“Across the harbour from Halifax were the settlements of Dartmouth and Preston, already economically dominated by the capital. Dartmouth had been settled in 1784 by twenty families from Nantucket. The men had been engaged in whaling, as had the men of Barrington, but the enterprise had suffered a financial disaster in 1792, and most of the original inhabitants had moved to Milford in South Wales. Preston had been settled in 1784 by Loyalists, disbanded soldiers, and freed Negro slaves. Only the Loyalists had remained. The Negroes were industrious, gaining a living by supplying butter, eggs, and poultry to Halifax, but …

The Geography of Haliburton’s Nova Scotia More…

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“Isaac Deschamps and James Brenton, puisne judges of the Nova Scotia Supreme Court [NSSC], had, charged the colonial Assembly in April 1790, committed “divers illegal, partial, and corrupt acts” such as to justify “Impeachment” for “High Crimes and Misdemeanours.”‘ These words come from the preamble to a list of seven “articles of impeachment” passed by the Nova Scotia Assembly on 5-7 April 1790. The seven articles, distilled from thirteen draft articles which had been introduced on 10 March, listed ten cases in which the judges were alleged to have acted incompetently or partially, or both, and also included accusations that …

The Impeachment of the Judges of the Nova Scotia Supreme Court, 1787-1793: Colonial Judges, Loyalist Lawyers, and the Colonial Assembly More…

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Crown Land Grants are an invaluable historical resource, and you can learn a lot about how Dartmouth developed by following the patterns from the subdivision of these tracts. https://novascotia.ca/natr/land/grantmap.asp?fbclid=IwAR0mjbyLGcHoUf7YIgk06mXbjKQyqdT6SHjtKTp5SNSRkVrXRpeN2dE6uxs The map itself is a 1940s era base-map and so you’ll see the original configuration of many once rural now suburban roads. Beyond the Land Grant Map Index, individual grants also have records of their own, and sometimes maps to go along with them. Included here is a map from Seth Coleman in 1790 – who was Clerk of the Dartmouth Meeting of Friends (The Quaker Fellowship). He owned the land …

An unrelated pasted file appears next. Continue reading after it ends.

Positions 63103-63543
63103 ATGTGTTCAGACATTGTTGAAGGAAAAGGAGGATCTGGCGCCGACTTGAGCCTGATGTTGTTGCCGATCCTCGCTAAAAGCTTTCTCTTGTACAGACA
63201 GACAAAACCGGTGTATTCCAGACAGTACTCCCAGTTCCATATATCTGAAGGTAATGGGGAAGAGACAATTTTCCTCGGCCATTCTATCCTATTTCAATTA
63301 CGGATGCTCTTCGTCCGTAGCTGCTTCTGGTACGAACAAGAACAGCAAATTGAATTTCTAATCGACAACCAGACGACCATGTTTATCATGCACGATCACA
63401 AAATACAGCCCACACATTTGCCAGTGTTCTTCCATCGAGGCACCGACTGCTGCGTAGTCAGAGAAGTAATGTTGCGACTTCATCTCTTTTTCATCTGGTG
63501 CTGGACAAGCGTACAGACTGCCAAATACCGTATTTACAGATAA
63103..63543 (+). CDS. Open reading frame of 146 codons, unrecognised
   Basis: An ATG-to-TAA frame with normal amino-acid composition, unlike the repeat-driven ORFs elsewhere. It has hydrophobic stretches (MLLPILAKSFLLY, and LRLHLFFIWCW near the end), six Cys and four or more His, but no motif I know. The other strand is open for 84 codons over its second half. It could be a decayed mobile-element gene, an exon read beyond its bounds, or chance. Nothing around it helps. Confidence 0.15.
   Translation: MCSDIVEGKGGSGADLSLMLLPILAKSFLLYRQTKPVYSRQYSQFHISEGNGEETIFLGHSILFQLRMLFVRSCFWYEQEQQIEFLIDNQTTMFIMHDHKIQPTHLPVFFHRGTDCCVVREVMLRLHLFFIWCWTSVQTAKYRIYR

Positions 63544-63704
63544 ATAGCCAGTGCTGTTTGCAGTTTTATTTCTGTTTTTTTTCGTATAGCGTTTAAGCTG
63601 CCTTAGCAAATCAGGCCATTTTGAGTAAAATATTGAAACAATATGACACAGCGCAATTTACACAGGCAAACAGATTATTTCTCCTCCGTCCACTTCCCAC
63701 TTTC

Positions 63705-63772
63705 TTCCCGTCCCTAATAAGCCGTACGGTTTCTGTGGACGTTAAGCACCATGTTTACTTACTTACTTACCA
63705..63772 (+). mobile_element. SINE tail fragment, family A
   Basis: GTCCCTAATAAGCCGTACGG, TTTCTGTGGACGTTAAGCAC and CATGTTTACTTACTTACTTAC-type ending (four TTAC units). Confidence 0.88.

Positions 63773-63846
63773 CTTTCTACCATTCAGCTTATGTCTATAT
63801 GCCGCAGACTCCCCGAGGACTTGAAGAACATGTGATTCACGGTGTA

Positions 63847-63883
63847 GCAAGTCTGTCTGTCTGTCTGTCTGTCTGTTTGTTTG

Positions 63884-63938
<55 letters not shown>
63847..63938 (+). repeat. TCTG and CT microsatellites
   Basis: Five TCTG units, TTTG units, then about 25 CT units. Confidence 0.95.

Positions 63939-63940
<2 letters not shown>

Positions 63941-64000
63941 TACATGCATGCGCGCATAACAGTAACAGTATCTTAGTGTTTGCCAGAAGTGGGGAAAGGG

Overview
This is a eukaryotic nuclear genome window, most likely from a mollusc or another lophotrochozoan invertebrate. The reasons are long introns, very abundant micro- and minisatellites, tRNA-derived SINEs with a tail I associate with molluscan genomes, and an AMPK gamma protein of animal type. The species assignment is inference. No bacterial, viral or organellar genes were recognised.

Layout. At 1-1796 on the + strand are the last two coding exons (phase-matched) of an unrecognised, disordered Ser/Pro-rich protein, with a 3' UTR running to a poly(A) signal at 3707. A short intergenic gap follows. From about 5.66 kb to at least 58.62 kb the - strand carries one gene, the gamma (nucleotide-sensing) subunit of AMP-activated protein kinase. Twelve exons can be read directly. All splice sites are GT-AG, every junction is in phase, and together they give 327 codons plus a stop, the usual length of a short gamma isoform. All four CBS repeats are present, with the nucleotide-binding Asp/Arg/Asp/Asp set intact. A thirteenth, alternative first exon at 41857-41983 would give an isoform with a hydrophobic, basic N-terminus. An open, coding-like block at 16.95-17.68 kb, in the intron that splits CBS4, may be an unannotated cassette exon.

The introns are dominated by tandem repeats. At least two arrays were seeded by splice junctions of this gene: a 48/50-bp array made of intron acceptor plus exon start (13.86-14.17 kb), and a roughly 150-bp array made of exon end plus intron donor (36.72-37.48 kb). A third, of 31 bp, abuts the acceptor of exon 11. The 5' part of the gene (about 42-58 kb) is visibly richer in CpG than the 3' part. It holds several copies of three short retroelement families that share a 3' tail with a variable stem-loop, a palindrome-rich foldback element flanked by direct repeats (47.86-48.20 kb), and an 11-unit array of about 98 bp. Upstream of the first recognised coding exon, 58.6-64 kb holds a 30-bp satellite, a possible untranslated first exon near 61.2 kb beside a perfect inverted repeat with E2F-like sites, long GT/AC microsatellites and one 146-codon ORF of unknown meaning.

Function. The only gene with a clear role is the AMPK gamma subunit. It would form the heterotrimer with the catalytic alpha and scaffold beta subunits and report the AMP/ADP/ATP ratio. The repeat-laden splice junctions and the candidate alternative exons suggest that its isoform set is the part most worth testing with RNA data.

Crown Land Grant Records More…

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“…About the year 1797, John Skerry began running a public ferry, and continued so employed until after the advent of the steam-boat company. He was familiarly known as “Skipper” Skerry, and a few of the oldest inhabitants still remember the man and speak of him in words of praise. The Dartmouth terminus of his ferry was directly at the foot of Ochterloney Street, and the Halifax landing was at the Market Slip. He occupied the building, which stood, on the south-east corner of Ochterloney and Water (Alderney Drive) Streets, and there kept a small bar. The second lot from the …

Ferryman John Skerry More…

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